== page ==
Check For Strange Serial Numbers
All bills printed in the United States have some sort of serial number printed on it (so theoretically every dollar bill can be traced, to an extent). Some strange serial numbers happen to be worth more than just your standard $1 bill. Some prints to look for include:
- Double quads on a $1 bill (such as 77774444)
- Repeaters (often referred to as a “Super Repeater”) on a bill, where two numbers are repeated throughout the serial numbers (like 93939393)
- Seven of a kind on a $1 bill (44484444)
- The same number repeated seven or more times (2222222)
As you can see, it’s almost like playing an extreme form of poker, but if you see anything like this on your bills, you’ll be able to cash in for more than $1.
What Kind of Cash is it Worth?
Alright, so the prints may be worth more than $1, but is it really worth that much more? After all, do you really want to go through the trouble of tracking down someone to sell the bill to if it’s only worth $1.25? Probably not. However, these bills are actually worth a considerable amount.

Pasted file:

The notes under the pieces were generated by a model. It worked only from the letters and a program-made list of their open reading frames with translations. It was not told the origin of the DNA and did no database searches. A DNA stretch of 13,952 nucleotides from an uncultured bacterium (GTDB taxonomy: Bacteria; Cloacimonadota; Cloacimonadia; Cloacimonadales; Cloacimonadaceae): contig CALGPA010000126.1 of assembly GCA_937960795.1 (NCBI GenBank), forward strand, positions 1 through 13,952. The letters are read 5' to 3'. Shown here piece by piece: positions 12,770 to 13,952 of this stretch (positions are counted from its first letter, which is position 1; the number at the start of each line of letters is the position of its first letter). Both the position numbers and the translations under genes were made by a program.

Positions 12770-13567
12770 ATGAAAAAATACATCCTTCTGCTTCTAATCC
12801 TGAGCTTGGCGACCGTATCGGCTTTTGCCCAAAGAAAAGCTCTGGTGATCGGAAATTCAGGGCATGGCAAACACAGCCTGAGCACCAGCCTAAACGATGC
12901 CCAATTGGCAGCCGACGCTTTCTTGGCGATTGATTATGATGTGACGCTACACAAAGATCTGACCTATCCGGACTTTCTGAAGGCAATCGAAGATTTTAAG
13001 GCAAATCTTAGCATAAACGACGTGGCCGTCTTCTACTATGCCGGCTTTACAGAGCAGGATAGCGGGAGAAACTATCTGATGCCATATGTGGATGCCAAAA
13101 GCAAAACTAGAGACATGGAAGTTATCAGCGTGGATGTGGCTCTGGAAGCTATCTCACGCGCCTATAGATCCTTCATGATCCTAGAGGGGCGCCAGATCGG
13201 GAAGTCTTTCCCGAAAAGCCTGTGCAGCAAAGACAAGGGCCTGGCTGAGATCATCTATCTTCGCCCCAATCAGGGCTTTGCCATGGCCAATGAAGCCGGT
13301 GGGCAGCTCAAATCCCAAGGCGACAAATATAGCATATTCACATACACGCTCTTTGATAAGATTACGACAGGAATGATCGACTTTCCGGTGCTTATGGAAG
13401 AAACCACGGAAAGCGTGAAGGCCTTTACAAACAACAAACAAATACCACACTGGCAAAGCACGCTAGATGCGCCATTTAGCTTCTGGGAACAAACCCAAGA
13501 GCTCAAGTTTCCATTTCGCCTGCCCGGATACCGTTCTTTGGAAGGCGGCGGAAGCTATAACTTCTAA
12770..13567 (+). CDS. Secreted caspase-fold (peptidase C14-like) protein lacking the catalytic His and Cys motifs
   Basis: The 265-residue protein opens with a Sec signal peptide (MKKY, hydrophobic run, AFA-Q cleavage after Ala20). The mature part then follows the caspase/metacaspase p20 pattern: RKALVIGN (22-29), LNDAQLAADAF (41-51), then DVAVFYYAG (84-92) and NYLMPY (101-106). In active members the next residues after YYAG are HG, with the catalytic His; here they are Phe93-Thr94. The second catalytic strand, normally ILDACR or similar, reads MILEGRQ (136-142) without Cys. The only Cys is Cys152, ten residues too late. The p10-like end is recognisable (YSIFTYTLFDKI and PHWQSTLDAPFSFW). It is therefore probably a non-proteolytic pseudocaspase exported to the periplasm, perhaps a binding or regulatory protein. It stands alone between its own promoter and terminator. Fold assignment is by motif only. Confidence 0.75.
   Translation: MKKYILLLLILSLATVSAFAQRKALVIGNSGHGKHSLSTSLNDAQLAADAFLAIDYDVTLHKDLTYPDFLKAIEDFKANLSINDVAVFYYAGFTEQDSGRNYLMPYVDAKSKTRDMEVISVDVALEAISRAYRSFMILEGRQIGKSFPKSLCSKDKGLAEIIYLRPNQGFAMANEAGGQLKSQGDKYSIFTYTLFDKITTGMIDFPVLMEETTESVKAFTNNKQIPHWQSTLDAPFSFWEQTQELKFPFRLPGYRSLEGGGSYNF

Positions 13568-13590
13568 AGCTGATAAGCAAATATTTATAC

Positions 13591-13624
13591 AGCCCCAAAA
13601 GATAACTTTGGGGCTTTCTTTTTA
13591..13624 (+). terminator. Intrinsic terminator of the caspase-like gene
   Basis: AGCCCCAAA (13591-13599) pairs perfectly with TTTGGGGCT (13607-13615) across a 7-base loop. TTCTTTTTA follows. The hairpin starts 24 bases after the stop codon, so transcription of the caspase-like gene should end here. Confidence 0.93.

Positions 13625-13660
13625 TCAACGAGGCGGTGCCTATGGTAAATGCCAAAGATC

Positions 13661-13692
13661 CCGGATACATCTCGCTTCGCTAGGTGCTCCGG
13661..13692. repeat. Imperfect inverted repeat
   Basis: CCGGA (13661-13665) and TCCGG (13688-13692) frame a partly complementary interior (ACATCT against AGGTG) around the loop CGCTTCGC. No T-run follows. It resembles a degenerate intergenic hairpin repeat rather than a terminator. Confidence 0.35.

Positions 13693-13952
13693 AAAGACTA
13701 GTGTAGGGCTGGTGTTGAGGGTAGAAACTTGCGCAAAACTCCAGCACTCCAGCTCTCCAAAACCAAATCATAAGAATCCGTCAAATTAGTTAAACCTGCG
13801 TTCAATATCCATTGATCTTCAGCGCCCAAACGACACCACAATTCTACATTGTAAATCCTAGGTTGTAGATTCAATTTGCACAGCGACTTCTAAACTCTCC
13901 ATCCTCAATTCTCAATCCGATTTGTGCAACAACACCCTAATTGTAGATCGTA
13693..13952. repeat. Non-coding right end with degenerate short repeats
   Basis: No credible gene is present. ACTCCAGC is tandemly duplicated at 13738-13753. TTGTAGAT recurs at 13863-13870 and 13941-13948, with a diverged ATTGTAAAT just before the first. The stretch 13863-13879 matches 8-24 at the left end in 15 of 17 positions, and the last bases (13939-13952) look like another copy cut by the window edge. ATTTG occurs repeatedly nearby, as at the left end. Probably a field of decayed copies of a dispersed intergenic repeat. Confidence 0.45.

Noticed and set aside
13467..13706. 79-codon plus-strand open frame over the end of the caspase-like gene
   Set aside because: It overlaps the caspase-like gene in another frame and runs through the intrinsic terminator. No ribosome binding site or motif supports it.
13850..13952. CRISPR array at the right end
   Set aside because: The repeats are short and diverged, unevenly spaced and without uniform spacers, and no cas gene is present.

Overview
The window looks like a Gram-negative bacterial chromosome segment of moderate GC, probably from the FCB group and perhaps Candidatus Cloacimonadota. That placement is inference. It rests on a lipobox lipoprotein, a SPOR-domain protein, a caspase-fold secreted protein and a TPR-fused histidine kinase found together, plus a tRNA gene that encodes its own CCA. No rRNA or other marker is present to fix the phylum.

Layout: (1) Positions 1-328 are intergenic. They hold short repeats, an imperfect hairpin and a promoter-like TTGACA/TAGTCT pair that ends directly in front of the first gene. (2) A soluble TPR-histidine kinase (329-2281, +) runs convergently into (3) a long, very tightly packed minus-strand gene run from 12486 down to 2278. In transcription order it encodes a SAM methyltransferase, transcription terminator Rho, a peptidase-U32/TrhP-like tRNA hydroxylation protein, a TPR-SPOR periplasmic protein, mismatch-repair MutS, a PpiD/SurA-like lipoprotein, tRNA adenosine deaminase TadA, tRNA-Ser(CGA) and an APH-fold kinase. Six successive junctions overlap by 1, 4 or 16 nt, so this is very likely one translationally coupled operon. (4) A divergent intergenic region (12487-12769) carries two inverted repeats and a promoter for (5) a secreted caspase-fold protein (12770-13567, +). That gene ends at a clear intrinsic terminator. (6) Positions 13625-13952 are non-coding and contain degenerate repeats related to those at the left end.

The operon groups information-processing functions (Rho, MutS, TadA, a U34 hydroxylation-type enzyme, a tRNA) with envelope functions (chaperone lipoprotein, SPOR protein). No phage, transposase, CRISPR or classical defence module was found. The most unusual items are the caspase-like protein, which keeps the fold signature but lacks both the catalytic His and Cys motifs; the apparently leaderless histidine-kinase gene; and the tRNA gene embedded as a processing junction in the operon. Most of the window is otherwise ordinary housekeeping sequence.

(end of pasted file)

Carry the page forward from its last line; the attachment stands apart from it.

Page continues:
The serial number is everything, so even if it isn’t one of the serial numbers listed above, anything out of the ordinary can bring in some nice money. In 2013, a man paid up to $1,000 for $2 bills containing the serial number of “07041776”.
The redesign of the new $100 bill, when it came out in 2013, ended up selling for a pretty penny as well. As it had the serial number of “..00001”, it ended up going for $15,000. Of course, having the very first of a bill isn’t all that likely, but you never know, which is why checking is well worth it.
If you’re not in the United States (or if you have a stack of bills from your European vacation from a few years ago) don’t worry, as the same thing holds true with other currency as well. Odd serial numbers are worth more money with popular currencies, such as the British pound (an eBay seller made 7,100 pounds off of a 20 pound coin a few years ago).
Basically, what all this means is you need to start checking your bills whenever you receive a new one. You never know what it might actually be worth.